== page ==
by Peggy Vaughan
The general secrecy about affairs creates a distorted view of the prevalence of affairsbecause we tend to think that the few affairs that are disclosed are the only ones happening. The reason it's important for people to understand the prevalence of affairs is that without that understanding:
There is a great deal of denial and rationalization when it comes to focusing directly on the issue of affairs. For instance, there's a tendency to split hairs by focusing on whether the affair was a one-night stand or long-term, whether it was within the current marriage, whether they were monogamous "most of the time," whether it was with co-workers or friends, whether it was within the past year, whether it was in the final year of marriage, etc., etc.
None of those factors gets at the main point: It's not when or how many or with whom that really matters; it's whether an affair ever happened at all. When an affair happens, it's a life-altering event, regardless of any of the "particulars" of the situationand the ramifications can last a lifetime, regardless of whether or not the marriage survives.
One reason that focusing on the various "types" or "times" of affairs misses the pointis that the key factor is the deception involved. Most people recover from the fact that their partner had sex with someone elsebefore they recover from the fact that they were "deceived." An affair, in the final analysis, is more about "breaking trust" than about "having sex."
For over 30 years I repeatedly heard people describe the powerful impact of the fact that they were deceived. And a poll we took on the site a few years ago reflected this same thinking:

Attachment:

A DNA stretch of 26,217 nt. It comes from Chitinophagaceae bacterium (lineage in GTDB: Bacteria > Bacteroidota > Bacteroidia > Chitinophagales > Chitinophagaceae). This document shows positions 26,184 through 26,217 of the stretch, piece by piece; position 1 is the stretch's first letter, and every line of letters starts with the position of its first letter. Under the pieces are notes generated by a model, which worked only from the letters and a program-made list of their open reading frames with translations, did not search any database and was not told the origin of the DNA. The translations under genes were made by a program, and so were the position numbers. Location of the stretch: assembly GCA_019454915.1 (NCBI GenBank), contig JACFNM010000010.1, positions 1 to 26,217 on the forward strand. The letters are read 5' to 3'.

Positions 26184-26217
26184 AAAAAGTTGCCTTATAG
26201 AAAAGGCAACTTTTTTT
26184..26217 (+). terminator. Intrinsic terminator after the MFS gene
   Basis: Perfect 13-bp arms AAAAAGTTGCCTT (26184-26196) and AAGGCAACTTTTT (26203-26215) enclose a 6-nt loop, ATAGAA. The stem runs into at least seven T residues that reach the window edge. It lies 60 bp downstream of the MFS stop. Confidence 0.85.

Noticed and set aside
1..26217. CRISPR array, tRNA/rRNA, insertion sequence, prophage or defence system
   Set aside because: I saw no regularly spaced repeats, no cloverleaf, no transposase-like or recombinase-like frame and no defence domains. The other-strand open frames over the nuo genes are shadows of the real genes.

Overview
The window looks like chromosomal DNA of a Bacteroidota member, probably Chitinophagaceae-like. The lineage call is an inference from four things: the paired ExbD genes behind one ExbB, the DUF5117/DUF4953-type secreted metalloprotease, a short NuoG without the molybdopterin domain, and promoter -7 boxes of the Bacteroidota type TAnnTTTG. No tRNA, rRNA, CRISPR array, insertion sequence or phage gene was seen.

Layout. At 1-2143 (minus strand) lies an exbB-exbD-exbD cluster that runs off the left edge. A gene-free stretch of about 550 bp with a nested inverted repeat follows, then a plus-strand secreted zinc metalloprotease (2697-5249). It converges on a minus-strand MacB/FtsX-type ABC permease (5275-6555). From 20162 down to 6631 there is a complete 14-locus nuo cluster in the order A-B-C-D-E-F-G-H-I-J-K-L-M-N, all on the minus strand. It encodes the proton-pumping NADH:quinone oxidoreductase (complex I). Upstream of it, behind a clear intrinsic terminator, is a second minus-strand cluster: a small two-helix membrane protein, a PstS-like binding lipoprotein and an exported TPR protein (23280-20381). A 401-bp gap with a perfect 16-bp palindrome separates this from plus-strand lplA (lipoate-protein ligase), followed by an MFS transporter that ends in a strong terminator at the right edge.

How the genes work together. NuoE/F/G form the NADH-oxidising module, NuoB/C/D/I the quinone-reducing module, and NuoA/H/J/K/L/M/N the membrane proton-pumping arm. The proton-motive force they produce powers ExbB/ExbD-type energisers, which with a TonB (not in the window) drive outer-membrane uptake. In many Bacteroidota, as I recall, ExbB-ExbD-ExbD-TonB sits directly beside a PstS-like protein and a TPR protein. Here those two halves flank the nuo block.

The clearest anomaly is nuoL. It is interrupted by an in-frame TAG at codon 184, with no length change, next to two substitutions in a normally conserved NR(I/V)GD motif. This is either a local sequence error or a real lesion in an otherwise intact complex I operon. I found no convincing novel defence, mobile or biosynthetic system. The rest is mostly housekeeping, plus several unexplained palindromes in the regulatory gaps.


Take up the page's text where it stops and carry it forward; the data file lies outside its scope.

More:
Here are the responses to the question in our online poll:
In trying to get people to focus on the prevalence of affairs, I feel somewhat like a "voice in the wilderness" (or the only one saying "The Emperor has no clothes"). But I feel it's essential if we are to help people recover from a partner's affair (or help people prevent affairs in the first place). So in helping people recover, I will continue to point out the fact that "you're not alone"that affairs are extremely prevalent in our society.
I also hope that with more understanding of the prevalence of affairs, more people who have been struggling alone will be able to see that affairs are not just a matter of personal failure and therefore be willing to break through the secrecy (and the isolation). And the increased openness about affairs may then help prevent affairs and ultimately diminish their prevalence.
For more on the impact of secrecy, see: Breaking the Code of Secrecy.